I don't think you can. Credit scores don't work that way, as there's a fairly significant degree of fudge factor involved in the assignation of any particular score. Note that I said "assignation" not "computation," because it's not a matter of plugging in your numbers into an algorithm. The CRAs each have proprietary methods for coming up with their scores, and they're based at least in part on subjective underwriting factors.
posted by valkyryn at 9:35 AM on July 17, 2013

If you don't need credit, who cares about the score?

Unfortunately, credit scores are taking on more and more importance. I found that my SO and I could not rent an apartment together when we moved to my most recent town without having credit reports run on both of us with every application. Employers are also now pulling credit scores, especially for jobs involving money handling or other access to valuables. It's disgusting, but the system as it is has you over a barrel, and a credit score does mean something to certain important audiences, even if you don't want to buy consumer goods.

You might also be interested in this MetaTalk thread.
posted by Miko at 10:01 AM on July 17, 2013 [1 favorite]

Some tips for a very good if not perfect score --

1. Open a few accounts, not zillions, and do some business on them. Pay them off in full each month.

2. Take out a loan for something like a car or home improvement and pay it off timely.

3. Be patient. The inquiries to secure the accounts and debt always ding your score. But a few years of stable credit activity and timely payments should get you to 750 without any problem at all.
posted by bearwife at 10:54 AM on July 17, 2013

3 open tradelines, used regularly, which are all over a year old. Zero late payments. 740 or higher, for all intents and purposes, is the same as the Holy Grail of the 850 score. Don't sweat it.
posted by brownrd at 10:59 AM on July 17, 2013

I'm not at all an expert on credit, but I do have a FICO score that is near the highest possible. I don't have 22+ open accounts like Bailey270 said is necessary. The things I do have that are different from you are 1) some very old accounts, like a credit card that I've had for 20+ years, 2) high credit limits on my small number of credit cards so I rarely use more than a small fraction of my available credit, and 3) a current mortgage.

You could easily go for higher credit limits, if you call the holder of your current credit card they likely will be very happy to raise your limit.

Perhaps something to look into would be to get a home equity line of credit (that you don't actually have to draw money from) so that you have an open loan account to show up on your history. Note that I don't know for sure if this will improve your credit score, you would need to look into this with people who actually know something. A HELOC can also be good as a backup emergency fund as I recently wrote. (Apparently I'm all about recommending HELOCs these days.)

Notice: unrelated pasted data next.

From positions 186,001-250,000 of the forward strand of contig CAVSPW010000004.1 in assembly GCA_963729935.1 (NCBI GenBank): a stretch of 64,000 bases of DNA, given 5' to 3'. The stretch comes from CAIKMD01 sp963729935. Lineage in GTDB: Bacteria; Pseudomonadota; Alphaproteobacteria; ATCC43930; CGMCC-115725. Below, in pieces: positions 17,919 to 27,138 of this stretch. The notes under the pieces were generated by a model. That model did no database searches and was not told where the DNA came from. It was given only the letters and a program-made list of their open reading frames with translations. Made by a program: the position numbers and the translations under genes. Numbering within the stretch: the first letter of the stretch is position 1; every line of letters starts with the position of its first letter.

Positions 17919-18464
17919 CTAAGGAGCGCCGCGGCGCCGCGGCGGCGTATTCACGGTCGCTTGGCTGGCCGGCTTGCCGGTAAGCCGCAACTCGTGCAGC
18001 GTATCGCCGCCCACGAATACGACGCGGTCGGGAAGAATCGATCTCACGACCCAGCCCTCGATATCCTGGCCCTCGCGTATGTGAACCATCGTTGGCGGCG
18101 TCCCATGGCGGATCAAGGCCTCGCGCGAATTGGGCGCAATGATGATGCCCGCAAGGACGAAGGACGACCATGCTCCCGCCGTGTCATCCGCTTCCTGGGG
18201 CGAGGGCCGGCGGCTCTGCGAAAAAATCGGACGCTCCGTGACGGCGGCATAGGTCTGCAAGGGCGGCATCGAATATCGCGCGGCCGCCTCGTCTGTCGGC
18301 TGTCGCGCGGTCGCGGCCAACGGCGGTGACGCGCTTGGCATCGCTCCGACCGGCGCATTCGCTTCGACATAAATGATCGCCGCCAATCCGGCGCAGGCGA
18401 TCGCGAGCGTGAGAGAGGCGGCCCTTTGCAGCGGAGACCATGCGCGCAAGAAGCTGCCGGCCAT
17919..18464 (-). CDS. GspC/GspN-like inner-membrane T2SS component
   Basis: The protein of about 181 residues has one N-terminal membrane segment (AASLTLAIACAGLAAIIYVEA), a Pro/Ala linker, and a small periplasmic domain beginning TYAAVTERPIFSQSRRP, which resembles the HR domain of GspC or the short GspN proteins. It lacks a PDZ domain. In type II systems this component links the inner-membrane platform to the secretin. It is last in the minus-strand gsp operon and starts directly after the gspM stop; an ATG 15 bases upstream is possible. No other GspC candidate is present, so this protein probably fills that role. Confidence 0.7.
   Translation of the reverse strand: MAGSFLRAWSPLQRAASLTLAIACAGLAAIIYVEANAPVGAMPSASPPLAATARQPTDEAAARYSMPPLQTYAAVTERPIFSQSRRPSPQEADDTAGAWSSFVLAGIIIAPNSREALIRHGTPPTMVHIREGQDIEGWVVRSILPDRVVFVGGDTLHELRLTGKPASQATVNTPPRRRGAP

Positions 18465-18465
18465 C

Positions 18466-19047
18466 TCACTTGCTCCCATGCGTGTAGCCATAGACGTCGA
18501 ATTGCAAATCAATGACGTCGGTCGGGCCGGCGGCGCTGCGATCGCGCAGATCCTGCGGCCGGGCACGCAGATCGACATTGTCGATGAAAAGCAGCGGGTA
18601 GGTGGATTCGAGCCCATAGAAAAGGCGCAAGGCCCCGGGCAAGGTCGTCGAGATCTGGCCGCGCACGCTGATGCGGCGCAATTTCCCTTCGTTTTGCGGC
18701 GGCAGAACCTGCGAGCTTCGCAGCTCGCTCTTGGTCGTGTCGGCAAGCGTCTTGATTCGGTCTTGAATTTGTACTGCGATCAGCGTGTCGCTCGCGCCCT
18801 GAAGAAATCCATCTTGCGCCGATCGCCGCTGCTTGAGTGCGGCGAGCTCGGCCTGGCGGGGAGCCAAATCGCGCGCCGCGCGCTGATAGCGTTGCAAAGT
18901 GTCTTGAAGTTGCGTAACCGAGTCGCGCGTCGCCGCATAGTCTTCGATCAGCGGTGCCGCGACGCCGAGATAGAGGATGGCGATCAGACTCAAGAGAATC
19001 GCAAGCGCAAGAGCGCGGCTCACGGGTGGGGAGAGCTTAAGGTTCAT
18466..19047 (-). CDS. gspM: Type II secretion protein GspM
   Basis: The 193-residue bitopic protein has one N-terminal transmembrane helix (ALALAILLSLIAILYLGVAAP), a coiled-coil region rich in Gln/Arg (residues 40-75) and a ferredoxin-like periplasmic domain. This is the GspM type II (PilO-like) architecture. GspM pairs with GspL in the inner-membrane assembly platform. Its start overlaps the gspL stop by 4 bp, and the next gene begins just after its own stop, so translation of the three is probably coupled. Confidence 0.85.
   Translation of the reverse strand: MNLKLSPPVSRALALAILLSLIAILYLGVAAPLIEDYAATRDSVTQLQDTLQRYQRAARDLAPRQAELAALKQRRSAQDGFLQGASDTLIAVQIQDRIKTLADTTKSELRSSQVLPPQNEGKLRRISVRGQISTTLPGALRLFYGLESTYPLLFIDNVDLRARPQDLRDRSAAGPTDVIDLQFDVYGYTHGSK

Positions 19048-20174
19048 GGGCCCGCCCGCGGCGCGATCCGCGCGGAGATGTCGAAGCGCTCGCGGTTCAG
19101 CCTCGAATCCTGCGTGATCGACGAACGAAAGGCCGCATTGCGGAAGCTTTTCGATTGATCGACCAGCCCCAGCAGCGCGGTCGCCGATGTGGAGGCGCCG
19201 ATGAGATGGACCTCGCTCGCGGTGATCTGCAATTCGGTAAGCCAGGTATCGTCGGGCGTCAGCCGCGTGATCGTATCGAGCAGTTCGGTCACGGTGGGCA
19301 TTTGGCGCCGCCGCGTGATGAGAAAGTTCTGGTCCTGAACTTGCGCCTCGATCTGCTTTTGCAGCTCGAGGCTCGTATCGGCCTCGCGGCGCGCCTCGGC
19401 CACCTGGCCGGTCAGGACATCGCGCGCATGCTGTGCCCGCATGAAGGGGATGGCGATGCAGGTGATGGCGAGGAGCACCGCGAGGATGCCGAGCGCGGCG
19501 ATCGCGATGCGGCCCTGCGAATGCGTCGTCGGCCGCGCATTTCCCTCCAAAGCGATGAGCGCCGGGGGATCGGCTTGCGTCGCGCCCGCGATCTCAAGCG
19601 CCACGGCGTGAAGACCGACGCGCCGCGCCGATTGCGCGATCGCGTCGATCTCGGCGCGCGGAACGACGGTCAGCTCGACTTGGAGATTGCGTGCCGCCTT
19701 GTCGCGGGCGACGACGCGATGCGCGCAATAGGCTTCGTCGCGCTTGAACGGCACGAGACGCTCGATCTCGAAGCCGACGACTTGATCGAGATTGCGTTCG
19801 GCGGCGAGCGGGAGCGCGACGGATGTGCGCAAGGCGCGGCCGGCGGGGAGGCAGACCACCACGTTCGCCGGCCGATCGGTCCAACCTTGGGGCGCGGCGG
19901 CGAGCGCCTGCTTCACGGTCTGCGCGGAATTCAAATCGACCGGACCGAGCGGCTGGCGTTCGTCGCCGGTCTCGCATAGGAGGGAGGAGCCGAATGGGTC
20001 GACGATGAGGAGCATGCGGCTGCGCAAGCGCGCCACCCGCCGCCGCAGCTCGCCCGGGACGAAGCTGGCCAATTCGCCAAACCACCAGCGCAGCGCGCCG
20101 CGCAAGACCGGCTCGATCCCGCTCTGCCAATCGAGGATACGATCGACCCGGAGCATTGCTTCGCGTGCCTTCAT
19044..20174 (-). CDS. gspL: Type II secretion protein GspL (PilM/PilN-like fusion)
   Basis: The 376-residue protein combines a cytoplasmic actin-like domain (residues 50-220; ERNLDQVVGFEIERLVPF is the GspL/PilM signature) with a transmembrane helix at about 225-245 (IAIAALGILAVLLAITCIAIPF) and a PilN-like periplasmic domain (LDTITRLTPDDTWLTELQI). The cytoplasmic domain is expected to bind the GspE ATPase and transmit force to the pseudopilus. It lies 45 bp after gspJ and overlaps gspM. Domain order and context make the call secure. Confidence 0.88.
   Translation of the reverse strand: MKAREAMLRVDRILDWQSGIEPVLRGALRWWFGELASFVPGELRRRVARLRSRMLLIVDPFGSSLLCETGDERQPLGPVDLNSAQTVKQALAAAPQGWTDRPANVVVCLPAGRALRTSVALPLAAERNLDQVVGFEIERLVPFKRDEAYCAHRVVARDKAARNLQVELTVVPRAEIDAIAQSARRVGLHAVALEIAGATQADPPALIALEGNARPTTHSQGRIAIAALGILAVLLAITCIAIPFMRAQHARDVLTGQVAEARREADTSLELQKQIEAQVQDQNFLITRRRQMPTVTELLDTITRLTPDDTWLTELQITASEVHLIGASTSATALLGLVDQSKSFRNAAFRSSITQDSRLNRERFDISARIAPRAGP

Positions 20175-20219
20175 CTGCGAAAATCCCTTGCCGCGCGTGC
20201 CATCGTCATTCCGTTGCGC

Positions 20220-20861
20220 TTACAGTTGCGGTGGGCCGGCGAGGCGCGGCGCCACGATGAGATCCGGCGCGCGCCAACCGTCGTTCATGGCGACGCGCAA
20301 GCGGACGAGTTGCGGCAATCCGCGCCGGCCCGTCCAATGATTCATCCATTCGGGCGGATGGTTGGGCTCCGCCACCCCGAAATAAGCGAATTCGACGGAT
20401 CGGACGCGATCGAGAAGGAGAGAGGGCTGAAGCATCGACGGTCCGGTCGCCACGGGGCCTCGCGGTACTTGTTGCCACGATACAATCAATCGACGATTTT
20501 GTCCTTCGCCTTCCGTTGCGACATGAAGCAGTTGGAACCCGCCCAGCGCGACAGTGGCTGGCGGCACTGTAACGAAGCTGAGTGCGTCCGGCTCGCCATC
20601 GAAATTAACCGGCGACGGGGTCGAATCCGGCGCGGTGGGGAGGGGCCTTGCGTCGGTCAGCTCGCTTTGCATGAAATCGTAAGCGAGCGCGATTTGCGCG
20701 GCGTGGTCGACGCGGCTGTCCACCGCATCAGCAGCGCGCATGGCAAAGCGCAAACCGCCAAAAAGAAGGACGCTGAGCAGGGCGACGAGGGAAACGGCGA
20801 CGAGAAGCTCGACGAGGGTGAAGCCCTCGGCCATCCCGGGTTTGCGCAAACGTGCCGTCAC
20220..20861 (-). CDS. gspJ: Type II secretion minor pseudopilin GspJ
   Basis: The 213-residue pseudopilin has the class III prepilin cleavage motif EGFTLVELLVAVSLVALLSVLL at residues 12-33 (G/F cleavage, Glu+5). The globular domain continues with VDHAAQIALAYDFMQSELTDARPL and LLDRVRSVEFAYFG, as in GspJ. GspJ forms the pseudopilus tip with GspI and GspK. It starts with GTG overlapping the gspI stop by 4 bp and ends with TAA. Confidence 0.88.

posted by medusa at 12:16 PM on July 17, 2013

The score is a means to an end. As long as you are getting good rates when you need credit, that's all that matters. 695 is fine.
posted by gjc at 2:11 PM on July 17, 2013

A rule of thumb for revolving accounts, relevant to their reason #1, is to try to keep utilization under 30% of your credit limit. If your monthly balance (not your month-to-month carryover, which I assume is $0) is routinely going over that, then either requesting a higher limit or opening more accounts and spreading your expenditures over them might help improve your record on that front. You definitely _don't_ need to carry a balance, though.

695 _does_ seem a bit low for someone with significant history of responsible utilization of credit. Not down into "something's terribly wrong here" territory, but suggestive that somehow there's a behavior, even a sensible-seeming one, that's negatively impacting you.
posted by jackbishop at 2:37 PM on July 17, 2013

I got a score in the low 800s by having a credit card with a very low limit ($200) which charged me about $10/mo for the privilege of having it and something like 29% interest. The first year I had it, I used it occasionally for stuff like starbucks and quickly decided to never ever use it. After about 18 months of this my score went from mid 600s to low 800s.

Now I have a regular card with a fairly high limit, and on average I spend about 50% of that limit per month. I always pay the bill in full (on time and with a single payment) as I don't like the idea of carrying a balance, yet my score is now about 70 points lower.

in conclusion credit scores are fucking bullshit and unless you plan to get a mortgage some time in the next 2-3 years, don't worry too much about it.
posted by elizardbits at 3:16 PM on July 17, 2013 [1 favorite]

We sometimes make major-ish purchases on a Sears (or whatever) card when they are running a special of 0% interest for a year. It helps keep everything active.

Chase sends us (for a card we never use but keep for emergencies) 0% balance transfer checks constantly. We would use those for a purchase we didn't want to make at Sears.

695 is a little low, honestly, for where you are. I have had 2 major house-related delinquencies in the last 2.5 years, my score is at or above that on all 3 bureaus. I think that #1 is a really big chunk of the formula.
posted by getawaysticks at 10:22 AM on July 18, 2013